Camellias are grown successfully out of doors in the United States from Long Island, NY, south along the Atlantic Coast, the Gulf Coast, along the Pacific Coast from California to Washington, and in interior sections of the country.
Camellias bloom in late fall, winter, or early spring. There are hundreds of camellia cultivars. Camellia japonica is normally hardy to 10°F, but sudden changes in temperature can damage the foliage or kill open flower buds. Sasanqua camellias are more cold hardy -- tolerating temperature as low as 5°F.
Camellia japonica is a slow growing, broadleaved, evergreen shrub, which may grow to a height of 25 feet, but more often to 6 to 12 feet. It has a spread of 6 to 10 feet. The glossy dark-green, leathery leaves are 2 to 4 inches long. The flowers, which range in color from white to pink and red, are 3 to 5 inches in diameter and bloom from late winter through early spring.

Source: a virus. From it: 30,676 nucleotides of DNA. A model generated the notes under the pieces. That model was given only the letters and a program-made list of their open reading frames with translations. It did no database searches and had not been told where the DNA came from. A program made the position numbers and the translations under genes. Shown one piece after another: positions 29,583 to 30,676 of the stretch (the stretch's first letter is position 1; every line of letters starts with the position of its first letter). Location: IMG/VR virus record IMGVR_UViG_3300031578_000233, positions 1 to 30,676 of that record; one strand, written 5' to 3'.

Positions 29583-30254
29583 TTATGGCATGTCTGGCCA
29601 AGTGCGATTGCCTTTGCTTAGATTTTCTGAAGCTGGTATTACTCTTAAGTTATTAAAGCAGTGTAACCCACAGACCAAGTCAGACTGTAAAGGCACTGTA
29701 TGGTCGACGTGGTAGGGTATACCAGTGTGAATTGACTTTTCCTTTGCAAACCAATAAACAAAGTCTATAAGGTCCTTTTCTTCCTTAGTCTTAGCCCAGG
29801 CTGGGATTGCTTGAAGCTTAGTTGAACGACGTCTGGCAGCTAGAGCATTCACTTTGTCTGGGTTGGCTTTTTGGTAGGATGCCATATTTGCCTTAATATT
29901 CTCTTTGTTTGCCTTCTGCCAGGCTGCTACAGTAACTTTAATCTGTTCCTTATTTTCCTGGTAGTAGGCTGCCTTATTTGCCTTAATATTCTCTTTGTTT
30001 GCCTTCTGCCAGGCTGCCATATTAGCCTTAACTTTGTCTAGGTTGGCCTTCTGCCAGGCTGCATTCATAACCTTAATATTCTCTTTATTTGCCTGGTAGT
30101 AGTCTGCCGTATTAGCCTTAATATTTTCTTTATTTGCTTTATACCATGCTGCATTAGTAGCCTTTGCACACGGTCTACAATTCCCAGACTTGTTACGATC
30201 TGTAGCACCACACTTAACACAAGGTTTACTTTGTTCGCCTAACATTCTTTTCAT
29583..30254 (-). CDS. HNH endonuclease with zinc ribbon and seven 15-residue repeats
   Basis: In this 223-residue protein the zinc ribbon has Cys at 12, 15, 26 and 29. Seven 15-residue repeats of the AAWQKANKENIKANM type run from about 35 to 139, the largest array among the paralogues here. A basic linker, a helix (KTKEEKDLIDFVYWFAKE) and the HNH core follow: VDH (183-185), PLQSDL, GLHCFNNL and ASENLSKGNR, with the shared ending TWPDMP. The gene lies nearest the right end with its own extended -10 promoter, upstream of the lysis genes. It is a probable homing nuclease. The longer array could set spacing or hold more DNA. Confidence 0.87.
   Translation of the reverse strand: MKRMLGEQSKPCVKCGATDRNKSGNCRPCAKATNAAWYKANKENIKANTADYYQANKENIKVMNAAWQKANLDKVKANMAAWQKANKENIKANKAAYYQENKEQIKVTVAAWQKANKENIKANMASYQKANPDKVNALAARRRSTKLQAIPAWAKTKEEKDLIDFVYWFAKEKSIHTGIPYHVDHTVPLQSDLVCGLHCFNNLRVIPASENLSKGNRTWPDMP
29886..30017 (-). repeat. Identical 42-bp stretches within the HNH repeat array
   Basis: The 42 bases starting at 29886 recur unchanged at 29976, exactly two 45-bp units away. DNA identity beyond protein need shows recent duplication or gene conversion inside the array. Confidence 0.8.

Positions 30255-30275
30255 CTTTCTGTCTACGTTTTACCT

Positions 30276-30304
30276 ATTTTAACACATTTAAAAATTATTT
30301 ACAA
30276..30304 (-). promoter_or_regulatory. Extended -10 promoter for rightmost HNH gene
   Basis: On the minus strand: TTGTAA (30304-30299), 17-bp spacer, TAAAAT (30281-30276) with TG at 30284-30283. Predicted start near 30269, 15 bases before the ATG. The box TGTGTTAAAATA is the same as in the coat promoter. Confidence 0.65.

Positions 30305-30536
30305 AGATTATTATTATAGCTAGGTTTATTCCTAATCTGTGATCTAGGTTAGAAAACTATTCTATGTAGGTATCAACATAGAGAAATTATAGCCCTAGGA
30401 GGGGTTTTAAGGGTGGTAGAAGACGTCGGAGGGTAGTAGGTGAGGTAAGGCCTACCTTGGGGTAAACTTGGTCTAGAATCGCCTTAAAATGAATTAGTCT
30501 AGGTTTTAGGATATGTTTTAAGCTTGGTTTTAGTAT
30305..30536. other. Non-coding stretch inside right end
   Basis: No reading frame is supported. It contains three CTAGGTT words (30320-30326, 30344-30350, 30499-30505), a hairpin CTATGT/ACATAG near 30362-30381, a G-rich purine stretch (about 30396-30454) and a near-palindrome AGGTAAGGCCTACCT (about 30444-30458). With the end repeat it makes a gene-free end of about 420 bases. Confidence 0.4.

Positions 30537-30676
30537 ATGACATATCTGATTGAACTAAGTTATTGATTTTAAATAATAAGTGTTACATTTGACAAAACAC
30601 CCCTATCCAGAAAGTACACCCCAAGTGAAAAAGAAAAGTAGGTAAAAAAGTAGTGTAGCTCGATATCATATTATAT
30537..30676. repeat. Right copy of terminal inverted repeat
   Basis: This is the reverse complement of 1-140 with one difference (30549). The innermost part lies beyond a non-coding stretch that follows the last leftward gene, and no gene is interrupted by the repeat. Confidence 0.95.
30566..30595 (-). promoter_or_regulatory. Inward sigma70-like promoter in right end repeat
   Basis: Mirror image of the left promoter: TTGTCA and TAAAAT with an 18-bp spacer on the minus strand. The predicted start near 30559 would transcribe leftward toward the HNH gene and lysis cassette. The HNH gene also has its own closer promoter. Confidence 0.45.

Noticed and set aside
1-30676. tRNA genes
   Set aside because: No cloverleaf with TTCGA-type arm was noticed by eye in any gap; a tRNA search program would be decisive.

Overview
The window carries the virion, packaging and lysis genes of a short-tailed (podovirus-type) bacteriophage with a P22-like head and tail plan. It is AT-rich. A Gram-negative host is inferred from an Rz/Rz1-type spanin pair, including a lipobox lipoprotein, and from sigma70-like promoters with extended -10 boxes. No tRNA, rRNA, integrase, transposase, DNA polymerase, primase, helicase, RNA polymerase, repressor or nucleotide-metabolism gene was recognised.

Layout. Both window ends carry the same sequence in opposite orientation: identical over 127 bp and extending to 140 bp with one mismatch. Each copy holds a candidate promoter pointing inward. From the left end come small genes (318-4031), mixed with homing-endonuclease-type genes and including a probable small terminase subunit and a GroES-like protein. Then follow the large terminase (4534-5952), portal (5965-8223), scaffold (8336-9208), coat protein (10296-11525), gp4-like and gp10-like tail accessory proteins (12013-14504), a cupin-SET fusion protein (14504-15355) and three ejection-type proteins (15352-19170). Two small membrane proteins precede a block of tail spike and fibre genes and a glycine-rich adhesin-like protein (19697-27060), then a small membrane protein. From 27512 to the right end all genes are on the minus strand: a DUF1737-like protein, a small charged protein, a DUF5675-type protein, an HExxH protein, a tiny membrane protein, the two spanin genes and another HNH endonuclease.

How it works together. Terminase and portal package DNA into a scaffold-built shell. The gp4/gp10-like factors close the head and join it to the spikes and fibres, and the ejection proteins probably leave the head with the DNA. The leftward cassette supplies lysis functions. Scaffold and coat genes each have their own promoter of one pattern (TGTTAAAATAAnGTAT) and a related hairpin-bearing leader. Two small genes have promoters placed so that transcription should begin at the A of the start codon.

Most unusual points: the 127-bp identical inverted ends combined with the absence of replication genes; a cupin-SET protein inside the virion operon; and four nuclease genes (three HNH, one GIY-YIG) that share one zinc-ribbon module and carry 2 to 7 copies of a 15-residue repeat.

Camellia sasanqua tends to be more open, have smaller leaves, and usually small, single blooms in the fall. Camellia sasanqua varieties are normally faster growing than Camellia japonica.
For more information on camellia culture, visit the
American Camellia Society website.